A. It’s okay to stick with your normal paid time off policies for now, but be ready for changes.
The House of Representatives passed the Families First Coronavirus Response Act on March 14th. If the Senate passes it, and the President signs it, then employees will have a guarantee of 14 sick days relating to COVID-19, easier access to FMLA leave, and other benefits. We are waiting to see the final law before offering more detailed guidance.
As of today, you may insist that employees away from work for Coronavirus reasons follow normal paid time off policies. We advise that you do not penalize employees under normal attendance policies whose absences are caused by the pandemic. We also recommend employers exercise some flexibility and understanding with required doctors’ notes.
B. If mass layoffs may be coming to your business, now is the time to start planning.
The federal WARN Act generally requires 60 days’ notice for “mass layoffs” by employers with 100 or more employees. Please seek legal advice because the counting of employees can be confusing. Employers are to provide a specific written notice to affected workers and to certain local government offices.
A “mass layoff” only falls under the Act if it will be for 6 months or more, but if there is a risk at least some employees will have their hours reduced by at least 50% for at least six months, then the most conservative advice would to be give WARN notices even if you hope and expect any layoffs will be shorter.
WARN is a complicated law with exceptions for “natural disasters” and “unforeseeable business circumstances” that might apply to COVID-19. Generally, these exceptions spare the employer liability for shortening the notice, but notice is still required. Given the unprecedented nature of this outbreak, Congress may intervene to modify the WARN Act. Even so, if the size of your workforce and the size of your layoff implicates WARN, you should consider giving as much WARN notice as possible—even if it’s only a few days.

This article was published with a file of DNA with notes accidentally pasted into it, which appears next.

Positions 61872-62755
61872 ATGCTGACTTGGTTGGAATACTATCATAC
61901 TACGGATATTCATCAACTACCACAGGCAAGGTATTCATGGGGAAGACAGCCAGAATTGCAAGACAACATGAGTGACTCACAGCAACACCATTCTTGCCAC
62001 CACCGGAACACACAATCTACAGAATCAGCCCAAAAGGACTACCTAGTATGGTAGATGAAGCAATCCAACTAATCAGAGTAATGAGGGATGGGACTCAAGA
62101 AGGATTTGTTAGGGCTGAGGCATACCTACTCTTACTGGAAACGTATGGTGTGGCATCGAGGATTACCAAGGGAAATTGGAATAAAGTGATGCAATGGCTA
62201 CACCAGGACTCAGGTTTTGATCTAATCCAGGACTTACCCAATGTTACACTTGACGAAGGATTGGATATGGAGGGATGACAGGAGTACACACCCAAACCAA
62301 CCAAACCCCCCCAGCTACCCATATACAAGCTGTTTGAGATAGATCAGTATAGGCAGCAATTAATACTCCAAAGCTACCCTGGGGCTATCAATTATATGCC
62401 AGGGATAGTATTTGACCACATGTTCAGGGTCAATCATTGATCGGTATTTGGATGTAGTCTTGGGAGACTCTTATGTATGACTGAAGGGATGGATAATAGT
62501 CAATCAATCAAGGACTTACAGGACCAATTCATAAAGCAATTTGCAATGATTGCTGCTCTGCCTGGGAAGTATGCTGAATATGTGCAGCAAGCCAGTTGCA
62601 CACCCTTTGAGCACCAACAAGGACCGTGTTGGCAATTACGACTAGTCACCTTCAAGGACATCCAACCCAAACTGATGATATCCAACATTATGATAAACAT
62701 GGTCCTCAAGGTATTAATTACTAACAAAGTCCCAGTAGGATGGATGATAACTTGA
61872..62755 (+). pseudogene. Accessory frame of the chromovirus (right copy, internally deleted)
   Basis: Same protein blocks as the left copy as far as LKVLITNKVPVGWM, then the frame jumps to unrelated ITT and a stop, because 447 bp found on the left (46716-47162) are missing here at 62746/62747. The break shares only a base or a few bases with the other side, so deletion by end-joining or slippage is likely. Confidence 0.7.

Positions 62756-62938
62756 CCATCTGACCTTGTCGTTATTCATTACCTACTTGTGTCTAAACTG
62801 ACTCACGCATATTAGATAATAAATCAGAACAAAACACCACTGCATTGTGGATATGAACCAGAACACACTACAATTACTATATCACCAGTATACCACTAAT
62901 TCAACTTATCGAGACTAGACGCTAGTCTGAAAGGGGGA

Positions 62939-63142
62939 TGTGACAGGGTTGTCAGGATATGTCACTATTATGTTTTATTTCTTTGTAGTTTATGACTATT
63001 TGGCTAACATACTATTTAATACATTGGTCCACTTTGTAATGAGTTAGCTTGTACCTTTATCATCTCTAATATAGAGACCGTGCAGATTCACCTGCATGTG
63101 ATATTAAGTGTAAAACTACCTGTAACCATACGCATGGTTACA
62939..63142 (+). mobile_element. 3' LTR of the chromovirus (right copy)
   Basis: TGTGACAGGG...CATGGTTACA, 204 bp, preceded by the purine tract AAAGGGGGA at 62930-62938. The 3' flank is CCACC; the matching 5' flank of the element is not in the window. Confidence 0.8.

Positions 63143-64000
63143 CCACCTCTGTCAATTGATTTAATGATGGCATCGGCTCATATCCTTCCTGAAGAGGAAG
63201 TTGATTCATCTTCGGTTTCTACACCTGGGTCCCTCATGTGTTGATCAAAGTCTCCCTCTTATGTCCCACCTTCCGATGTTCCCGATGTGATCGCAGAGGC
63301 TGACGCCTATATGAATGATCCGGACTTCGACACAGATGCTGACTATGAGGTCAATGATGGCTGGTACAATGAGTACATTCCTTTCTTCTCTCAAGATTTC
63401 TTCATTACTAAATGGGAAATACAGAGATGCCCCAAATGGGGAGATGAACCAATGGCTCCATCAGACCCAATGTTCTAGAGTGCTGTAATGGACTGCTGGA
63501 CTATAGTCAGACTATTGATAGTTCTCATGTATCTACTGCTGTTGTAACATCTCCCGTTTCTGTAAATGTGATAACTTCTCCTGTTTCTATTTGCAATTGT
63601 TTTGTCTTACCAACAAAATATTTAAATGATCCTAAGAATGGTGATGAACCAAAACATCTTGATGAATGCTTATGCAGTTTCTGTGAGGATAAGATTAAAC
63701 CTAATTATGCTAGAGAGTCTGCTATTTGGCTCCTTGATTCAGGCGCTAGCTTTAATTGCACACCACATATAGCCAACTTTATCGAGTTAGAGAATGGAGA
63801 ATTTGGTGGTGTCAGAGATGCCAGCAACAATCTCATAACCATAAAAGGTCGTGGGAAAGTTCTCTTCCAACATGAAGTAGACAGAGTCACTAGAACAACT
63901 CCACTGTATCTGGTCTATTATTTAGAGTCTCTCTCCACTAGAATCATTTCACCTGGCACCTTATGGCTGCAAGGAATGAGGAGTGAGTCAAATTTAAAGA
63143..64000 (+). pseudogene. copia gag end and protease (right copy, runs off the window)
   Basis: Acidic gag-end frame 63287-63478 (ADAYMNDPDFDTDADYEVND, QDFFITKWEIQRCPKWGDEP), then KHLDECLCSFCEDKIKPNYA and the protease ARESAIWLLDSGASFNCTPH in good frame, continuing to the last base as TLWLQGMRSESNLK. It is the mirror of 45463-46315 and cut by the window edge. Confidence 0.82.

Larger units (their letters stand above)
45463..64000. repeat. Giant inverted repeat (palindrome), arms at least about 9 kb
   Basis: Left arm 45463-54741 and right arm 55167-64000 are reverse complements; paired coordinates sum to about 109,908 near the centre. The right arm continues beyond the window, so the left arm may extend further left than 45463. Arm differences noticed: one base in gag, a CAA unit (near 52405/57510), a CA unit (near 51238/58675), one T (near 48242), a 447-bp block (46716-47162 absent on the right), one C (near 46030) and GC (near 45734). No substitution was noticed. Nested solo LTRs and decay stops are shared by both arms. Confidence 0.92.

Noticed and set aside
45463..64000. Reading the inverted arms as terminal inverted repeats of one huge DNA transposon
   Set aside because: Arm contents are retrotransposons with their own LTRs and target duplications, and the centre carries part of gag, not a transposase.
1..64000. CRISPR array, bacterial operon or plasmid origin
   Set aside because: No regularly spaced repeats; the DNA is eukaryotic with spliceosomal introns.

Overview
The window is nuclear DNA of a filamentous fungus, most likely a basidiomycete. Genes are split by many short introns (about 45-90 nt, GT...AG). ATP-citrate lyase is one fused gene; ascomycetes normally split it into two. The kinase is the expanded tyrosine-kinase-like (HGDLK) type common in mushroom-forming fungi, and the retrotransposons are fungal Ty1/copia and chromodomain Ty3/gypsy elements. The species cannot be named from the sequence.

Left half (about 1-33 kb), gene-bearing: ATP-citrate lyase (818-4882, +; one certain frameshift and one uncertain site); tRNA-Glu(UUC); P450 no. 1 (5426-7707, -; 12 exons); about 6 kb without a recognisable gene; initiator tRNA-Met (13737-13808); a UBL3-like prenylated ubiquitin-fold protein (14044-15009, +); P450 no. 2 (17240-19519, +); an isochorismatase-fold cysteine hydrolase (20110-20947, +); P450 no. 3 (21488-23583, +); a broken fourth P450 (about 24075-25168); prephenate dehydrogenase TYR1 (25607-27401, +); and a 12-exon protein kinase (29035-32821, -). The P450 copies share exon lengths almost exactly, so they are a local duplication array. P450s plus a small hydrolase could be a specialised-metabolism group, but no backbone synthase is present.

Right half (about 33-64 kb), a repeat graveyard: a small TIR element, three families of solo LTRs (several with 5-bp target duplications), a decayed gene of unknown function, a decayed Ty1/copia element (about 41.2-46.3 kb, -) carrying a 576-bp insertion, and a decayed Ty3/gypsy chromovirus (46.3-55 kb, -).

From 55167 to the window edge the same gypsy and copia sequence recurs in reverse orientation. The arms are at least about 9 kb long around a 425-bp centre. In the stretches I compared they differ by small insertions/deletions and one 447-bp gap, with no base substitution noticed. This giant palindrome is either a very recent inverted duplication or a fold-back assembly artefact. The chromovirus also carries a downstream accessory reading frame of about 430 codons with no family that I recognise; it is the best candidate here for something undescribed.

C. Employers will have to be creative.
There is a “general duty” under OSHA for all employers to protect their employees from workplace hazards. You may rely on this to force employees to stay home from work if they have flu-like symptoms, have likely exposure to Coronavirus, or present other risks. You may also:
- Consider new standards for work-from-home to mitigate risks;
- Inform your employees of any exposure risk they may have faced at work, but without revealing confidential medical information about affected employees;
- Consider temperature screenings before allowing employees to return to work but seek guidance as other “medical examinations” could implicate the Americans with Disabilities Act.
D. Be thinking about “force majeure.”
Using a Latin phrase, the law has long allowed a contracting party to avoid fulfilling a contract if unforeseeable circumstances make performance impractical or impossible. Historically, things like wars, natural disasters, and labor strikes have been considered force majeure events. Most legal scholars believe the COVID-19 outbreak will fit that standard. In fact, the NBA is already talking of invoking this rule to avoid paying players. Depending on the terms of your agreements, your business may be able to rely on force majeure to avoid certain contracts. But your business partners might be able to do the same to you. This is another area where advance planning and careful guidance are in order.
E. Stay in touch.
The news media and your inbox are flooded with Coronavirus information. That won’t stop any time soon. As you try to run your business while staying abreast of public health needs, contact Tuesley Hall Konopa for legal guidance in this evolving situation.
Author: Michael J. Hays is a civil litigation attorney and Partner at Tuesley Hall Konopa, LLP. His practice areas include civil litigation, employment law, business counsel, and contract review. Michael is licensed to practice in Indiana and Michigan.
You can contact Michael by calling 574.232.3538 or by email email@example.com